Many small vehicle automated transit system concepts will require vehicles to negotiate intersections and merge with other vehicles while traveling through a network of guideways. Assuming that the longitudinal control of vehicles is accomplished by what is known as the moving-cell or point-follower approach, the merge control problem becomes one of determining necessary point-skip maneuvers to assure that points equi-distant from a merge junction are not simultaneously occupied by vehicles. This paper describes an original algorithm for intersection control which can satisfactorily resolve such merge conflicts 95 percent of the time for system traffic densities approaching 80 percent of capacity by monitoring the status of only twelve points on each line. The algorithm is suitable for programming in a small digital computer; one of which is conceptually located at each intersection.

  • Supplemental Notes:
    • Contributed by the Intersociety Committee on Transportation for presentation at the Intersociety Conference on Transportation, Denver, Colo., Sept. 23-27, 1973.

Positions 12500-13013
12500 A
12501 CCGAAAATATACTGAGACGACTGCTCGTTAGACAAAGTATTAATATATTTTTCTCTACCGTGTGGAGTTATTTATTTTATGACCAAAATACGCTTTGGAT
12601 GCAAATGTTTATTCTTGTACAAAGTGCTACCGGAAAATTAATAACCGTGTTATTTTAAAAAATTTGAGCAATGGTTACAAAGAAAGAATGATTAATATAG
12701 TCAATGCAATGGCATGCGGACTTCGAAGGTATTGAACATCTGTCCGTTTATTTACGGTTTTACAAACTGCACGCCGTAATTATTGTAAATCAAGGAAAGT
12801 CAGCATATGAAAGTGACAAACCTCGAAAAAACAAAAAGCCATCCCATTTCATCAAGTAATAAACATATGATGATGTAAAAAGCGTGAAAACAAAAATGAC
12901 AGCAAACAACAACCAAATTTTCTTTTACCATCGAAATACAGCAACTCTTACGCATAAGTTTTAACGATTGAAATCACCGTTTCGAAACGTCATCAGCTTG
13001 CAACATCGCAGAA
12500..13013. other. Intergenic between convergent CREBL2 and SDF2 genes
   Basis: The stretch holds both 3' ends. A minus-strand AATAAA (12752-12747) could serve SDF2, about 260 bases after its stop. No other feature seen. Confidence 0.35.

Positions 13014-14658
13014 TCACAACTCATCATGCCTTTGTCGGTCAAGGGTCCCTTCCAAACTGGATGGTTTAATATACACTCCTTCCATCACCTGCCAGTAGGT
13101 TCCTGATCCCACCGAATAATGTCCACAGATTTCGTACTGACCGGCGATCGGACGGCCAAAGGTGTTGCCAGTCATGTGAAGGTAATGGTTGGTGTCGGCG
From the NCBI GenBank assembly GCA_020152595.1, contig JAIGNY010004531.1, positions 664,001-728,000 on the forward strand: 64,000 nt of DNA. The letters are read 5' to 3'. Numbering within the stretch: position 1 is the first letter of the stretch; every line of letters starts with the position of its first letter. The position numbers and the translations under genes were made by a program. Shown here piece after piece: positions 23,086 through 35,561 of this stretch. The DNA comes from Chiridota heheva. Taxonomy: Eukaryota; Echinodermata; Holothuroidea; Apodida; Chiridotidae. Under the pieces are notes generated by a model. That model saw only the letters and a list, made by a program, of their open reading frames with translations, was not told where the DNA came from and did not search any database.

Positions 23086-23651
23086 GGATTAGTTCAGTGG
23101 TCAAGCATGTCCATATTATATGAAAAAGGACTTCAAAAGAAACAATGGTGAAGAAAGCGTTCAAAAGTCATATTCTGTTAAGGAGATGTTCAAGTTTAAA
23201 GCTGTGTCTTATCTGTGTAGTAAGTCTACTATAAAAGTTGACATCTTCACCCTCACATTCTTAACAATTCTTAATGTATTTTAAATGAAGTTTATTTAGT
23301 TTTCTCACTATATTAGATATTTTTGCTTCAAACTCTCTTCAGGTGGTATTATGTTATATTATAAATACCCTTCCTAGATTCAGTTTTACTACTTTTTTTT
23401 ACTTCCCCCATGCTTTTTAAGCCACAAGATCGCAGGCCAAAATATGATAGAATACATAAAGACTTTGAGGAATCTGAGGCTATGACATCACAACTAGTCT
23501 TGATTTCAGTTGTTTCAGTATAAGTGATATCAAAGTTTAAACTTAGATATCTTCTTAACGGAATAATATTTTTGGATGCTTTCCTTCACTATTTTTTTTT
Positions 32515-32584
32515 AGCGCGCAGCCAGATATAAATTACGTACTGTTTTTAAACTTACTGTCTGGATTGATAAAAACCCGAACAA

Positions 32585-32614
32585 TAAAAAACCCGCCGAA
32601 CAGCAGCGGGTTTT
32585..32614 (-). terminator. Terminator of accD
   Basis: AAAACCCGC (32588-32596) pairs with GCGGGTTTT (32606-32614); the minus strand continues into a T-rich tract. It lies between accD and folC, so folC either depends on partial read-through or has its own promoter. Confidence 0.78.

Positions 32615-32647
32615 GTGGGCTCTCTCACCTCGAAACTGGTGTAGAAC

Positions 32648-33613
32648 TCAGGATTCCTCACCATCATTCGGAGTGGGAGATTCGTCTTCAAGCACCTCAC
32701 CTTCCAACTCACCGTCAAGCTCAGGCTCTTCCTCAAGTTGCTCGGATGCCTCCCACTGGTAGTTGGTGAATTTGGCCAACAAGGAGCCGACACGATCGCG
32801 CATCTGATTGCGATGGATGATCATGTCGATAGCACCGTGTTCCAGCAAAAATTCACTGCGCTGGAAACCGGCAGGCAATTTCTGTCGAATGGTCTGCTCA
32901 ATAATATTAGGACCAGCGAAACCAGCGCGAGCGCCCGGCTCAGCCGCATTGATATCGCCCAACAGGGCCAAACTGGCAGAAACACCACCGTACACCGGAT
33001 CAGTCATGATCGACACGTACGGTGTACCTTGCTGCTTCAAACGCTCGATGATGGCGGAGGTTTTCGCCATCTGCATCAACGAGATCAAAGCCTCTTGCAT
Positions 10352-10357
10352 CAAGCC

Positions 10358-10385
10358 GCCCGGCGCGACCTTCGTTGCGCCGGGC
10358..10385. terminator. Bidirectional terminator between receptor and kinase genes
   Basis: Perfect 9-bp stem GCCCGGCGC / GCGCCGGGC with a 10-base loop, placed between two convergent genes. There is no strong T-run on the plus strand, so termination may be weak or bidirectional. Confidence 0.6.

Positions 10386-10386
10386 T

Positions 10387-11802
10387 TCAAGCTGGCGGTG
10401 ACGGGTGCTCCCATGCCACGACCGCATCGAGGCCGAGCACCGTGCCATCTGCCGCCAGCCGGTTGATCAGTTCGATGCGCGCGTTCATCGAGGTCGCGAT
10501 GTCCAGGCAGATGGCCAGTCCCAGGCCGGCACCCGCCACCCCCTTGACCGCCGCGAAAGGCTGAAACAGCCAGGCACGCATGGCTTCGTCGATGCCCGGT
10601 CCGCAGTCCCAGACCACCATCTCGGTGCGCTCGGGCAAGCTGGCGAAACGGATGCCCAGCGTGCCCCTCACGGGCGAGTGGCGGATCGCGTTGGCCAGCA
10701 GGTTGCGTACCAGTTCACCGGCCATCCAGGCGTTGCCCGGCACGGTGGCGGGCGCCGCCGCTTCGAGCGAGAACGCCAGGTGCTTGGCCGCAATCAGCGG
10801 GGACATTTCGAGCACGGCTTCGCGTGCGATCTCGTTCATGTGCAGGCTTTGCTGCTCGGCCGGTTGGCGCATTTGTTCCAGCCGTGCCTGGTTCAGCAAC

• Corporate Authors:

    American Society of Mechanical Engineers

    Two Park Avenue
    New York, NY  United States  10016-5990
  • Authors:
    • Brown Jr, S J
  • Publication Date: 1973-9

Media Info

  • Features: Figures; References; Tables;
  • Pagination: 12 p.

Subject/Index Terms

Filing Info

  • Accession Number: 00051421
  • Record Type: Publication
  • Source Agency: ASME Journal of Mechanical Engineering
  • Report/Paper Numbers: 73-ICT-109 Paper
  • Files: TRIS
  • Created Date: Apr 9 1981 12:00AM